Second, there is a marvellous parallel in this chapter in Darwin's discussion about hive-building bees. The geometrically optimal packing of a honeycomb was seen by many naturalists in Darwin's day as evidence that the honeycomb-building instinct could not have arisen by natural processes: bees had to have been "programmed" by their Creator in order to build something so perfect. Darwin points out that, while the solution might indeed be optimal, the number of conditions to "fine-tune" is actually fairly small. All that is required is for a few rules of spacing to be observed, and for the process of construction, once initiated, to be continued with a sufficient degree of economy in the use of materials, and the design of the honeycomb arises by itself. It is, in other words, an emergent phenomenon. Likewise, instinct itself is an emergent consequence of animals having a complex nervous system capable of co-ordinating a multitude of behaviours. An instinct is a hard-wired programming, a preset co-ordination of movements based on specific stimuli. The starting variables involved with the hive-building instinct are exactly the same as those involved with the geometrical properties of the hive, and the behaviours required to build upon the seeding elements are exactly analogous to the remaining variables specifying the finished honeycomb. The instinct is itself another emergent phenomenon. (This linking of process to structure is also seen in developmental biology, which is another field studying emergent properties.) Thus Darwin shows how a non-miraculous process (evolution) can generate a non-miraculous attribute (the hive-building instinct) which in turn produces a non-miraculous structure (the honeycomb). Pretty impressive!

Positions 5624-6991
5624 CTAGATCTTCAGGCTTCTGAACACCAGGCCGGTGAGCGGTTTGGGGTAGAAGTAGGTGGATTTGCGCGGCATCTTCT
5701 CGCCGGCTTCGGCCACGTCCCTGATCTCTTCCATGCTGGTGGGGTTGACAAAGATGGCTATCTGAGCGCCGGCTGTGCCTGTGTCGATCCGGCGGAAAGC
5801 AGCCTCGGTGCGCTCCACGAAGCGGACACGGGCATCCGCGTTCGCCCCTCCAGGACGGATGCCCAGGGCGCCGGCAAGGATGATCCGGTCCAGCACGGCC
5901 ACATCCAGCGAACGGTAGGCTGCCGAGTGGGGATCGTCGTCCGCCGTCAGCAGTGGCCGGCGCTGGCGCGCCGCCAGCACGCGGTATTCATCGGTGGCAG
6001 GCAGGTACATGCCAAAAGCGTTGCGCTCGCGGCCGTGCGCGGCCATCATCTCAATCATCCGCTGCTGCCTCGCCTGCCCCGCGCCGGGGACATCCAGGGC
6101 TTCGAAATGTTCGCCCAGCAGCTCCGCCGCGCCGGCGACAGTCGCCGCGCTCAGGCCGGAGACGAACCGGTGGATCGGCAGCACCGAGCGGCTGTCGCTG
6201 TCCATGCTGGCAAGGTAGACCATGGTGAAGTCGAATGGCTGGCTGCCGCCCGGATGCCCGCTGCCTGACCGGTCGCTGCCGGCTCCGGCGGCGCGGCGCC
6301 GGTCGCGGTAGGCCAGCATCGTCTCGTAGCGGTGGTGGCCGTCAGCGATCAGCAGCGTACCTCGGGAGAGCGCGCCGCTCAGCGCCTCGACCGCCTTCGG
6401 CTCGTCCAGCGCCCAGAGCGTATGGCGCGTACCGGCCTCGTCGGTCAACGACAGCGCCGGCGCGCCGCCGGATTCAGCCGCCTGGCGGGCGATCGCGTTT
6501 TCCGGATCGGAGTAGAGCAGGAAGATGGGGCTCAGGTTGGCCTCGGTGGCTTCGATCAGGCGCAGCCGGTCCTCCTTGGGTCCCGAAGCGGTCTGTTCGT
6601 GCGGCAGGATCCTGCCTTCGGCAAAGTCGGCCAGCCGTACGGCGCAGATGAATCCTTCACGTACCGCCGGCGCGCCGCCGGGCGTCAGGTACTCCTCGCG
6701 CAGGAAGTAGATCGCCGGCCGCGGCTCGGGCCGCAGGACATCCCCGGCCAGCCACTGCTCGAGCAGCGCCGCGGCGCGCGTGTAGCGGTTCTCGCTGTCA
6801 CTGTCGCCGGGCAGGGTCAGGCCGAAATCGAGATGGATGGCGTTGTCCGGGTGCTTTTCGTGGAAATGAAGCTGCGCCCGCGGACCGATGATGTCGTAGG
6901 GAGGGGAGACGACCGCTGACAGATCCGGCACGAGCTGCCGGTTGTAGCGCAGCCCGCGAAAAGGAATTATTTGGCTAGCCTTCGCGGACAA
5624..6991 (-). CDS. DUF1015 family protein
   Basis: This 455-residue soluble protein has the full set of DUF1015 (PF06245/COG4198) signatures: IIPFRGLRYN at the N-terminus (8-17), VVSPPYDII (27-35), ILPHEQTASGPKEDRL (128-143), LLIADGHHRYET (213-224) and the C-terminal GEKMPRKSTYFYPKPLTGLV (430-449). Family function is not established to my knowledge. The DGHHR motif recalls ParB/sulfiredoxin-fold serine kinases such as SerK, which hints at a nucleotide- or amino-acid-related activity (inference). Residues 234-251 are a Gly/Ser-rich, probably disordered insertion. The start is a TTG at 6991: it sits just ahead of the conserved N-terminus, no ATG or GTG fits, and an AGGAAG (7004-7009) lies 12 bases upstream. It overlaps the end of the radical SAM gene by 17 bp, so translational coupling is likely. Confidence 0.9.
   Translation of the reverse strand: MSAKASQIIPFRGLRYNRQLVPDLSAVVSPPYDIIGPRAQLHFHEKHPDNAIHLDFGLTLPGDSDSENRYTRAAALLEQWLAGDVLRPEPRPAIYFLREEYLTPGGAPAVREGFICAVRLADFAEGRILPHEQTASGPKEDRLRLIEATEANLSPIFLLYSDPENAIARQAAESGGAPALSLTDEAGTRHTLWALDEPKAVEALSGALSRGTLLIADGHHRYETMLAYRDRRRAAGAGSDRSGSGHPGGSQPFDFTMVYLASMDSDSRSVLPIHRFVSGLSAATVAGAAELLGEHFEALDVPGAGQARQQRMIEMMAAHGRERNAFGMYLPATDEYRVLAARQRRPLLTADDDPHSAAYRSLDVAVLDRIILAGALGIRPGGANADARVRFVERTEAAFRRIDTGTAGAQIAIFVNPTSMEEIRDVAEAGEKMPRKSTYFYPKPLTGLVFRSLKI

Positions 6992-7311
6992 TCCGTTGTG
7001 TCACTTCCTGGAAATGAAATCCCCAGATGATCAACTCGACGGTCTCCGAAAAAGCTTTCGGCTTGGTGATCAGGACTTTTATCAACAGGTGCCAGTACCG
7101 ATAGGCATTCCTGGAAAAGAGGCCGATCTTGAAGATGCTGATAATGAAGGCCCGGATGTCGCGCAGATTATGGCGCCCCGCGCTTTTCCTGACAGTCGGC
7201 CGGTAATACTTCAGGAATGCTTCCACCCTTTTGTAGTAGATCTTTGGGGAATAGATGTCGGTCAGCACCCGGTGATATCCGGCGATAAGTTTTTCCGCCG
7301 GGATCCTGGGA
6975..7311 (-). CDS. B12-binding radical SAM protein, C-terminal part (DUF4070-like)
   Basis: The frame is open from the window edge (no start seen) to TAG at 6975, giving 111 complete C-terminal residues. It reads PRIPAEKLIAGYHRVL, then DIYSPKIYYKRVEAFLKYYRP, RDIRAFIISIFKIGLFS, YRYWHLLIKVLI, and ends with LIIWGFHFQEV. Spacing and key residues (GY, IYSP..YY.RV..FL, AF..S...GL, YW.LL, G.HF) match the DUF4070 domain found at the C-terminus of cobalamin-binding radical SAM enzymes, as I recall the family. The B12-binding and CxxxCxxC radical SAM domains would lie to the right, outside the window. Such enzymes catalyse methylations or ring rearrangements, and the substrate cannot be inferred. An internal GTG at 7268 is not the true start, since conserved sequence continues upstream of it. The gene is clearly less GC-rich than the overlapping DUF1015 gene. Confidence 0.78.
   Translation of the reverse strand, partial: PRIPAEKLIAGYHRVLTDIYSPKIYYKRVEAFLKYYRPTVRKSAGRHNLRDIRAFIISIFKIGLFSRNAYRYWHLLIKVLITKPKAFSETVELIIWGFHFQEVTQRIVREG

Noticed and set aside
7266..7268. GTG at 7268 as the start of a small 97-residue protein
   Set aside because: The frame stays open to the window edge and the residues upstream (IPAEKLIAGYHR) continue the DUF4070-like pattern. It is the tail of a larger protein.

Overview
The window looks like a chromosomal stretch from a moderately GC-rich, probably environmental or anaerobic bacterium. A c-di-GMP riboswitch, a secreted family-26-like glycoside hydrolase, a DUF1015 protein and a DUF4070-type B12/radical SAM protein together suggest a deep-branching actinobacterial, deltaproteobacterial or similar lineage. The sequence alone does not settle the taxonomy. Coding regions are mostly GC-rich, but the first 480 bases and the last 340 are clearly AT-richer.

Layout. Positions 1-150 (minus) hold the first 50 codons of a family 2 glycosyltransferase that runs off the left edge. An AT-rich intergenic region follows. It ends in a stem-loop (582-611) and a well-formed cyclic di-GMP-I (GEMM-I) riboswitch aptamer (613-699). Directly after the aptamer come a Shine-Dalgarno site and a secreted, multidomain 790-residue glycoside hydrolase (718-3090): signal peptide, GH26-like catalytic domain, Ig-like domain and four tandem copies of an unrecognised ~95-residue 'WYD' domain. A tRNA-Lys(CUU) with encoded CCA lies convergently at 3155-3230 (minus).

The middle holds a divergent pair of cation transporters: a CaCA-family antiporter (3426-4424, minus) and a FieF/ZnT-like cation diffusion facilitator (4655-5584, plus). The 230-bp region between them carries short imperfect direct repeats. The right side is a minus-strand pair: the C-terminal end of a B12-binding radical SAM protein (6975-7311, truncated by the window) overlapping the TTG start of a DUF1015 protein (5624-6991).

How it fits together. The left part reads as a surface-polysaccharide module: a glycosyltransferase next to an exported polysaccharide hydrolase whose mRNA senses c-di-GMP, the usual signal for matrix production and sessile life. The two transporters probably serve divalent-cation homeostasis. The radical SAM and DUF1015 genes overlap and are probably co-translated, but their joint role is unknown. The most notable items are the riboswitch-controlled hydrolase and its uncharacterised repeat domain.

Finally, Darwin's discussion of social insects is another example of the man getting achingly close to modern interpretations of natural phenomena. His discussion of natural selection acting on levels higher than the individual hints at kin and group selection; the former is now an accepted element of evolutionary biology, while the latter is discredited by many. Darwin seems to be driving more at the former, but he does not develop his description far enough to be absolutely sure. Either way, I am somewhat surprised to see no evidence that Darwin arrived at the superorganism concept: the idea that the evolution of social insects was not driven by the competition of one individual insect with another, but by the competition of one entire hive with another. This is, of course, another example of emergence: the superorganism emerges from its individual constituents much in the same way as those individuals emerge from their component cells. But if Darwin was aware of emergence as a concept at all, he gives no indication of that in this chapter -- and we can see the illustrations of emergence as themselves emergent from Darwin's work. Fun!